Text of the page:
Since November 2002 and during the year 2003 the Museum of Latin American Art of Buenos Aires (Malba) has introduced the series ‘Contemporary’, which involves five leading curators and multiple emerging artists of the current local scene.
The Malba is white and cosmopolitan. Only a step before climbing up the stairs that lead to the main entrance, one can already sense the strange and foreign air that inhabits those walls. The people outside look at the new visitor waiting to find a familiar face or a pre show entertainment.
From last year and throughout this year, the museum is developing the series called Contemporary, which involves the action and opinion of five curators invited personally by the Director, Marcelo Pacheco.
This series could be the triumph of the curator’s race, if there is one. Each of them claims for him the right and responsibility of choosing a group of artists (there must be at least two) to make them coexist in a peaceful exhibit of their virtues and contradictions.
Maybe Contemporary 2 was the clearest example of the idea that Pacheco had in mind. Rafael Cippolini, the curator, has chosen the exposits in an eclectic way, reuniting three exhibits in one: Guillermo Ueno’s , Mumi’s (both photographers) and Doma group (graphic arts and design). While explaining his choice, Cippolini tells ‘Guillermo is a guy with a tender and clever look on his environment. I met Doma when my girlfriend brought me one of their postcards of urban interventions, for our first date. Finally, I liked Mumi’s portfolio, and she was a Doma’s fan and wanted to work with them and let them intervene her work. I tried to reunite an irregular group of artists whose work moved me, in a trial of aesthetic coexistence’.
The combination produced an original result, being contrast the main character. If we analyze it in different portions, as worlds in themselves, the exhibit brightens up. That’s where Doma unleashes its rational and technological fury through cows that imitate people and dead sculptors in the middle of a dirty tank. Social violence and loss of freedom in the panoptical society penetrate inside each of the assistants to the exhibit while they try to walk between police bright orange cones and invasive security cameras specially installed for the occasion.
Desperation provoked by little men who pursue me disappears when I find the photographic gallery of Guillermo Ueno. Ueno’s images transpire peace and tranquility. It’s almost as if we could enter his place and the light from the window could embrace us, too. In the visit we meet his family and the colors of his life. That’s the time when the Malba isn’t an alienated place anymore and becomes, for a very short moment, our home: a house inside a house.
When we get to the end of the exhibit, we can see Mumi’s pictures, which worked with Doma and they both intervened her work. Reality is rude again, with cold images that impact with their sobriety and ominous feeling.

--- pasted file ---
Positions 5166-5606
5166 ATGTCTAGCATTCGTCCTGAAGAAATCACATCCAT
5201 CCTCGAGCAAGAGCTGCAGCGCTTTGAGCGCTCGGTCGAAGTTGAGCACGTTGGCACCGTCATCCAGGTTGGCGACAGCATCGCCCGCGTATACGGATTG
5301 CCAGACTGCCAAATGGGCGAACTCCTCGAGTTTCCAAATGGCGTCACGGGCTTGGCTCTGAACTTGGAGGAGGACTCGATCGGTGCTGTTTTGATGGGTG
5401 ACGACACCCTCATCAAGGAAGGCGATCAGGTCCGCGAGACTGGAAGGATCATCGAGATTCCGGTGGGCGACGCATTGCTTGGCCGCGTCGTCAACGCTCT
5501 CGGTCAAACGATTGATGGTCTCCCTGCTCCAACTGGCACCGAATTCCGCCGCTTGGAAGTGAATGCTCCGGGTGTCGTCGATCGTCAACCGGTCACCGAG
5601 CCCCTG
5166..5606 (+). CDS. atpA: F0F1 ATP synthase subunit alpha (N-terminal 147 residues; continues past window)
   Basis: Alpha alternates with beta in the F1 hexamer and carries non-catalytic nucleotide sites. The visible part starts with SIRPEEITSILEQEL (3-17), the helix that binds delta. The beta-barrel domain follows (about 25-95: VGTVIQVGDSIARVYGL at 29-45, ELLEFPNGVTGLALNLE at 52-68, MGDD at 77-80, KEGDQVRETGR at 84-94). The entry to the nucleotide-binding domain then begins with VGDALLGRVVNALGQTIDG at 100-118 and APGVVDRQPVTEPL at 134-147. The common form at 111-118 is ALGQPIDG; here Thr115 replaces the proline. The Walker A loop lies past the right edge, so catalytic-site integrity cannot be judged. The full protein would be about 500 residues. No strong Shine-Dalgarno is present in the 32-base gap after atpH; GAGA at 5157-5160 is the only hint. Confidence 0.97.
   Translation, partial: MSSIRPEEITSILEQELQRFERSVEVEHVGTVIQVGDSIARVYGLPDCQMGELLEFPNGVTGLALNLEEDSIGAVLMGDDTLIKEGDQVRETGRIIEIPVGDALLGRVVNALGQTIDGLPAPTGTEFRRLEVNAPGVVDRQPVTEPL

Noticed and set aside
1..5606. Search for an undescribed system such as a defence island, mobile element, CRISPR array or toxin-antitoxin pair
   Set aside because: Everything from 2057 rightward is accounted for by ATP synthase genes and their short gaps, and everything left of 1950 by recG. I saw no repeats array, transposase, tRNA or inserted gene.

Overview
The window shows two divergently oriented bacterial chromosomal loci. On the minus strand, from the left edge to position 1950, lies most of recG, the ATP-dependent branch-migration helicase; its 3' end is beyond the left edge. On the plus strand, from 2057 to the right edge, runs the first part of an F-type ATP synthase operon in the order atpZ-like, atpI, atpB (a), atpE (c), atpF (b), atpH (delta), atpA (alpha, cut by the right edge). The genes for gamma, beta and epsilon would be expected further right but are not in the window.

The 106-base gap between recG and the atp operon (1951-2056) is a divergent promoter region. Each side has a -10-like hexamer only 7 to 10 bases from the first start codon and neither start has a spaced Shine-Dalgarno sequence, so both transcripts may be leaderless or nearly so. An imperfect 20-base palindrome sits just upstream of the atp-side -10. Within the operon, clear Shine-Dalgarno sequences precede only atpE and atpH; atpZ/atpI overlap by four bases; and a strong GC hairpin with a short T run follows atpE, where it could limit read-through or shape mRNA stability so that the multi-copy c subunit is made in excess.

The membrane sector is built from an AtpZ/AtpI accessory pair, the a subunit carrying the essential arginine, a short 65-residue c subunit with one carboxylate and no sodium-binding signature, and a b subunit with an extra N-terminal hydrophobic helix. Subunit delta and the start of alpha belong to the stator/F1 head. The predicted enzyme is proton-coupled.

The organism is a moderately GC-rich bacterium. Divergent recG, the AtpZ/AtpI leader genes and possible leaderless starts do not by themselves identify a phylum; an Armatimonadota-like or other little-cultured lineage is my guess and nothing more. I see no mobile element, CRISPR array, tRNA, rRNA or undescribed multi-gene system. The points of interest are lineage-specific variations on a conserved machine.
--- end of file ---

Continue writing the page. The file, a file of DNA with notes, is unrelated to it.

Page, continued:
There are TV cameras and people wanting to be filmed, while the shiest take a refuge in the intimacy of Ueno’s pictures, on one quiet side of the huge gallery.
Contemporary 3 also comes with surprises. Jorge Gumier Maier, the curator, reunites two of the young emerging argentine artists, who produce different reactions among the visitors. The artists are unlike, too. Personally, Gumier Maier describes Nahuel Vecino as ‘much more talkative, slim and pale. In contrast, Sandro Pereira doesn’t talk too much, he’s fat and dark-skinned’. Vecino paints fragmented people, destroyed by the ambience, or the war, or some distant reason that, although strange to us, seems somewhat familiar. His romantic style turns reddish like blood and it collapses against the other side of the exhibit.
As a matter of fact, Pereira chose two resin sculptures: a just married groom and a giant duck that works as a lifeguard. The dimensions of these characters make the museum look smaller, and the people and the meaning of everything seem small too.
A lonely TV shows the adventures of the giant duck inside a lake at a park in the city of San Miguel de Tucuman. The funniest part is, surely, the line of real little ducks that follow the fake one, disoriented or maybe happy just to have a radiant and yellow partner to follow.
By chance, I hear the comments of an old man who tells his wife ‘Have you seen the little duck? How nice, eh!’ While the man walks away as fast as he can, I can still recall the fear in his voice.
In the TV, the ducky is still swimming. He lets himself be carried away by the flow. Everyone expects something else. But they know that the best has already passed. I wonder what contemporary people want from us. I know the answers are at the end of the labyrinth.
Maybe a rebirth of coexistence. Coexistence among a duck who saves and a man who dies. Coexistence of a charming Japanese girl with velvet hair and a warning sign about the next step to follow. Coexistence of a groom who’s soaked with rice and a pair of sad eyes asking for a way out. A moldy tank that some people can’t look at and a TV where many of them get caught by their own image, relieved to see it again, just before drinking the champagne they were looking for.
The answer might just be an open question. And the possibility of public appreciation of a group of artists that may simply want to keep asking.
Doma + Mumi + Ueno
Date: From November 21, 2002 to January 13, 2003
Invited curator: Rafael Cippolini
Sandro Pereira / Nahuel Vecino
Date: From February 21 to April 7, 2003
Invited curator: Gumier Maier
Museo de Arte Latinoamericano de Buenos Aires
Museum of Latin American Art of Buenos Aires
Address: Avda. Figueroa Alcorta 3415, (C1425CLA) Buenos Aires, Argentina
Tel: (54 11) 4808-6500
Text and Photos: Gisella Natalia Lifchitz